Marks & Spencer is ramping up plans to relocate some of its town centre stores, which have ‘lost impetus as a result of failed local authority or government policy’.
The retailer plans to largely focus relocating certain stores from the centre to the edge of towns, as well reducing in-store space dedicated to clothing and homeware.
Revelations about the group’s store plans emerged as the retailer posted a £552.9million profit for the year to 2 April, representing a 29.7 per cent increase on the previous year and meeting analyst forecasts.
But M&S expects sales growth to ease in the coming months due to rising costs and increased pressure on customer budgets.
New focus: M&S said some town centres store sites had ‘lost impetus’ due to ‘failed’ local authority or government policy
The group said: ‘The full-line store pipeline already has around 15 new stores planned over the next three years, including seven former Debenhams sites, and we expect this to build further. This will help enable a further 32 store closures.’
‘We are now developing a growing pipeline of store relocations, moving from old multi-floor buildings, often with challenged fabric and poor access and car parking, to modern, well-located sites wherever possible in the renewal format with omni-channel capability.’
Clothing and homeware sales grew 3.8 per cent in the last financial year, while the retailer’s online sales increased by 55.6 per cent. In-store sales slipped 11.2 per cent and food sales jumped over 10 per cent.
For its current financial year, M&S also warned it did not expect to progress from a profit base lowered by a lack of business rates relief and profit from Russia.
M&S said it was facing higher food costs, driven by global supply issues and labour shortages, while factory, transport and freight costs, as well as continued supply issues in China, were putting pressure on its clothing and home arms.
Household budgets are being squeezed by rising food, energy and fuel bills, with inflation reaching 9 per cent in April, marking the highest level for 40 years.
Supply chain issues, the war in Ukraine and rising raw material costs are all pushing up the cost of living.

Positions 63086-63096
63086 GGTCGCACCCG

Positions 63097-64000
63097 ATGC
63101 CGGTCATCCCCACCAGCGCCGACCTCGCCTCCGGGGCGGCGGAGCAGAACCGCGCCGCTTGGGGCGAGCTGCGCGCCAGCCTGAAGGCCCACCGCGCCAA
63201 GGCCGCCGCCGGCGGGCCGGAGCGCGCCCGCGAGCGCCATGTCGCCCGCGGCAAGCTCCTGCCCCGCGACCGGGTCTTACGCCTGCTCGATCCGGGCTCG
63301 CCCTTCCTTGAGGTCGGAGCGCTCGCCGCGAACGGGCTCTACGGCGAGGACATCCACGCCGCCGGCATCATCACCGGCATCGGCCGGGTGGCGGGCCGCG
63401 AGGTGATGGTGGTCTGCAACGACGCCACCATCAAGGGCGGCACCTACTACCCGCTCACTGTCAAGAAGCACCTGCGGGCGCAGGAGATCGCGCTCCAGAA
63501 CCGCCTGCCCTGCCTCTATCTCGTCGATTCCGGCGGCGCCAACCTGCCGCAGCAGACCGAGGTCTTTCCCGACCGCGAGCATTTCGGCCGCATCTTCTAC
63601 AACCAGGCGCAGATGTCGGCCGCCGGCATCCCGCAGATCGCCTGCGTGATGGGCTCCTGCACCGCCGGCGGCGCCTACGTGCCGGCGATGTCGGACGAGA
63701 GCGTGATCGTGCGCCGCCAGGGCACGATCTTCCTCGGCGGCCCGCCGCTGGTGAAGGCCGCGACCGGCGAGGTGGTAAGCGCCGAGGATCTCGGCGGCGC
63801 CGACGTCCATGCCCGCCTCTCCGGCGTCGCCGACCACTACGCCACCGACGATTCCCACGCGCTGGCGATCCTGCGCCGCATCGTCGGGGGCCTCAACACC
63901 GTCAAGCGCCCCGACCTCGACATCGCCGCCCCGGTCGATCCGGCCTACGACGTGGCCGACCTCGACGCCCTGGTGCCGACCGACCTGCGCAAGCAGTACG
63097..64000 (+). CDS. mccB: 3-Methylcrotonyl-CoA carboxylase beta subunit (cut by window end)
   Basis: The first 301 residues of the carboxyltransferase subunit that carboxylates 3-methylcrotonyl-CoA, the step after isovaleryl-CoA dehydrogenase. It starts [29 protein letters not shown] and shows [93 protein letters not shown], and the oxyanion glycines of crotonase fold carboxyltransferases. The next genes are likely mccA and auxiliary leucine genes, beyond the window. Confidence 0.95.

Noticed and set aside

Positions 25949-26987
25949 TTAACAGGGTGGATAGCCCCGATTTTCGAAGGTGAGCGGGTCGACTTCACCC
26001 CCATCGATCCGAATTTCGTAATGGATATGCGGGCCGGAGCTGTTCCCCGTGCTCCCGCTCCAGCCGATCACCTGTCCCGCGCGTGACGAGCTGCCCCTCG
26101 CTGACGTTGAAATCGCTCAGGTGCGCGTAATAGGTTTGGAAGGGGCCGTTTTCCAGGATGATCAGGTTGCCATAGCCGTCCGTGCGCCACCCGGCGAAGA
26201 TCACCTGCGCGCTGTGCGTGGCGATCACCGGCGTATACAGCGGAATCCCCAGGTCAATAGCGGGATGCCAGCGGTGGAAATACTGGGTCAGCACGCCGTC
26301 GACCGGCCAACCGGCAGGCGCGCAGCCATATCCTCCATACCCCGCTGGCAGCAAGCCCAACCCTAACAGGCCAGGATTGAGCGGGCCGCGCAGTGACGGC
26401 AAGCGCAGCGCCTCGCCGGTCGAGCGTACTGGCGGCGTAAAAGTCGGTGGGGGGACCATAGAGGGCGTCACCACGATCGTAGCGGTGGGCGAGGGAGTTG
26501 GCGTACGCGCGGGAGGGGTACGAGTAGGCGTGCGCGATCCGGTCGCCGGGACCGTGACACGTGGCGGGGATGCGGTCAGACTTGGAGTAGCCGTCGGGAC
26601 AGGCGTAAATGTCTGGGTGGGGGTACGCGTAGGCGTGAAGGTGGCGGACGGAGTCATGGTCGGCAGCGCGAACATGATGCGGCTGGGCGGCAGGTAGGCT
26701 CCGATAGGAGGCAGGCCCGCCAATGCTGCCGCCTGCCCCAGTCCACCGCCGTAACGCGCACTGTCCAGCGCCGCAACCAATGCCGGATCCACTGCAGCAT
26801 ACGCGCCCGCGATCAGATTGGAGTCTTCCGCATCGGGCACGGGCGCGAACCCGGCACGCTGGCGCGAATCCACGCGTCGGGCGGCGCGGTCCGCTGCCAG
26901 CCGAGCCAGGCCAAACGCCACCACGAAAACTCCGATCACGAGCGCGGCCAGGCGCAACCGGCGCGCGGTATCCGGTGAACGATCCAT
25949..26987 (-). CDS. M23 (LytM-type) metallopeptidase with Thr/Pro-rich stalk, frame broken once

M&S revealed it will fully exit Russia following the country’s invasion of Ukraine.
The retail giant’s Russian arm, which is run by Turkish franchisees, operates 48 shops and has 1,200 employees.
In March, the company stopped shipments to the stores but has now said it will ‘fully exit our Russian franchise’ and face a £31million cost hit as a result.
Outgoing: M&S boss Steve Rowe is stepping down from the retailer
Steve Rowe, the outgoing chief executive of M&S, said: ‘When I took over the reins at M&S six years ago, I committed to tackling the underlying issues that had eroded the strength of the business and building the foundations for future growth.
‘For me, what is important about these results is not just the restoration of profit and strong cash flow; it is that they demonstrate that M&S has fundamentally changed.
‘While there is much more to do, the business has moved beyond proving its relevance and has the opportunity for substantial future growth.’
Rowe, who has spoken out against an online sales tax, will hand over leadership of the chain to Stuart Machin and Katie Bickerstaffe on Wednesday after leading the retailer’s turnaround over the past six years.
Trading over the past six weeks has been ahead of levels from last year, driven by strong sales in its clothing and home operation.
The firm said: ‘While encouraging, we expect the impact of declining real incomes to sharpen in the second half and endure for at least the remainder of the financial year.’
Marks & Spencer shares fell this morning and were down 0.79 per cent or 1.05p to 131.20p in early morning trading. The shares have fallen over 15 per cent in the past year.
Richard Hunter, head of markets at Interactive Investor, said: ‘For all the progress, the share price has been held back by any number of factors and given the outlook comments this could continue to be the case.
‘Quite apart from the effects of declining real incomes as inflation persists, M&S has highlighted some headwinds which will result in a lower profit base for the current year.
‘These include further investment in Ocado retail capacity, the lack of any income from Russia following its withdrawal and the absence of any business rates relief. This is despite a strong first six weeks of the new financial year which has seen further growth in both the Food and Clothing and Home units.
‘The shares have risen by 55 per cent since pandemic lows, but stepping back from this rebound the picture is less positive.
‘The shares remain down by 46 per cent over the last three years and have fallen by 16 per cent over the last year, which compares to a decline of 11.5 per cent for the wider FTSE 250.
‘Market consensus for the shares remains cautious, with the general view of the shares as a hold leaving the jury out as the company continues its attempts to revitalise its fortunes.’
On the dividend front, the retailer said it would consider the scale and timing of a resumption of payments at the year end.
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